Go to: Pathophysiology and Diagnosis of Prediabetes The defects in glucose metabolism that underlie type 2 diabetes begin many years before the diagnosis of diabetes is made [6, 7]. The development of insulin resistance, in which the action of insulin on glucose metabolism is blunted, occurs early in the pathogenesis of dysglycaemia. Increased secretion of insulin initially compensates for the presence of insulin resistance; however, a simultaneous and progressive loss of β-cell mass and β-cell function limits the ability of the pancreas to maintain euglycaemia by increasing insulin secretion [8]. The early manifestations of prediabetic dysglycaemia represent one or both of [9]: impaired glucose tolerance (IGT), in which postprandial glucose control is impaired but fasting plasma glucose (FPG) is normal; impaired fasting glucose (IFG), in which a chronic elevation of FPG occurs in the absence of a deterioration in postprandial glucose control. Table 1 shows the usually accepted diagnostic criteria for the diagnosis of prediabetes based on measurements of glycaemia [4, 8–10]. A simple blood test is sufficient to diagnose IFG, while a 75 g oral glucose tolerance test (OGTT) is required for the diagnosis of IGT. The originally used cutoff level for IFG (110 mg/dL [6.1 mmol/L]) was reduced to that shown in Table 1 (100 mg/dL [5.6 mmol/L]) by an Expert Committee of the American Diabetes Association in 2003, in order to equalise the prognostic impact of diagnosis of IFG or IGT, in terms of the future risk of diabetes in a subject with either condition [11]. It should be noted that the World Health Organization (WHO) diagnostic criteria for IFG retains the 110 mg/dL (6.1 mmol/L) cutoff value for diagnosing IFG [12]. Diagnostic criteria from the American Diabetes Associatio Continue reading >>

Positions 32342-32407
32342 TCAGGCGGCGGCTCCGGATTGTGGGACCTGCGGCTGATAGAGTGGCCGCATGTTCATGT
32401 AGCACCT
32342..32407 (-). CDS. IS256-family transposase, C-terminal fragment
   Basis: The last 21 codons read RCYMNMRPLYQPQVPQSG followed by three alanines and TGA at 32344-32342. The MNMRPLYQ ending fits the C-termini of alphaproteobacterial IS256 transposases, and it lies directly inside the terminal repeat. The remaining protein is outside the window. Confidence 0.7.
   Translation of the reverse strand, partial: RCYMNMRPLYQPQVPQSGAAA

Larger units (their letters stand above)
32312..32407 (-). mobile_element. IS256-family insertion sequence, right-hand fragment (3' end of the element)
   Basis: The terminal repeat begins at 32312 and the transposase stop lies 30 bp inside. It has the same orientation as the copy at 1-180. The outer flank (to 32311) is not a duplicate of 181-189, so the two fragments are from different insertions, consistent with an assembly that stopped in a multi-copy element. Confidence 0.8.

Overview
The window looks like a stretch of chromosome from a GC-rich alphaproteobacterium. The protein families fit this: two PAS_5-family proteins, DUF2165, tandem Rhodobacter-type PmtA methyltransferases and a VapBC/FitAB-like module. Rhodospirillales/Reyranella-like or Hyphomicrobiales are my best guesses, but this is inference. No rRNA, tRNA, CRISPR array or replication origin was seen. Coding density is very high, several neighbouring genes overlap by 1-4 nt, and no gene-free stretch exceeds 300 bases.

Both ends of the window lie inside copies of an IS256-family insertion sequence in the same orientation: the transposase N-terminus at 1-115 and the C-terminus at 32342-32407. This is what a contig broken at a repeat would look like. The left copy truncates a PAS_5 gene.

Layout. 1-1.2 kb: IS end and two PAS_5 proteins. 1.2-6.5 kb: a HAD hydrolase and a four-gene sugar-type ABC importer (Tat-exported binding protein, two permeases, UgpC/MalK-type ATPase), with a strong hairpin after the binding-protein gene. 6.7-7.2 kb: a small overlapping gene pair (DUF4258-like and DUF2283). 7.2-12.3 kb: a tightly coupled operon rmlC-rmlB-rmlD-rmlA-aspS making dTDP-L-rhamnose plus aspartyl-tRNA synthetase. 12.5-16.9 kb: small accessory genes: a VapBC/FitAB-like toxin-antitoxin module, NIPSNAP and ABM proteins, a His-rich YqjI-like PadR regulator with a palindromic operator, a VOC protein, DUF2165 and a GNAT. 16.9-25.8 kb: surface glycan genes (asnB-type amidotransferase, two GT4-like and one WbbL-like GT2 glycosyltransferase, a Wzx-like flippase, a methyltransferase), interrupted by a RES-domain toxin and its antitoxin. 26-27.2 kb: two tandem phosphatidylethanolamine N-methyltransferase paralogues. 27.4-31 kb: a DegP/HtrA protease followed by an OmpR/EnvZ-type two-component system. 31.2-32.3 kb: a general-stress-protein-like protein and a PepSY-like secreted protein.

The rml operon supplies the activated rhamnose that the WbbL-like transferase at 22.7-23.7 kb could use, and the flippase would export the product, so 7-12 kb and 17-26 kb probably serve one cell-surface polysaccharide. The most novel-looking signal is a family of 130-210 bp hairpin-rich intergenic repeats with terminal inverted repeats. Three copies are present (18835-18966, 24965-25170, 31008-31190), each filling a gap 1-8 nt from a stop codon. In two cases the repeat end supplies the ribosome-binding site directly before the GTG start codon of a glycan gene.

Take Metformin If You Have Prediabetes

Take Metformin If You Have Prediabetes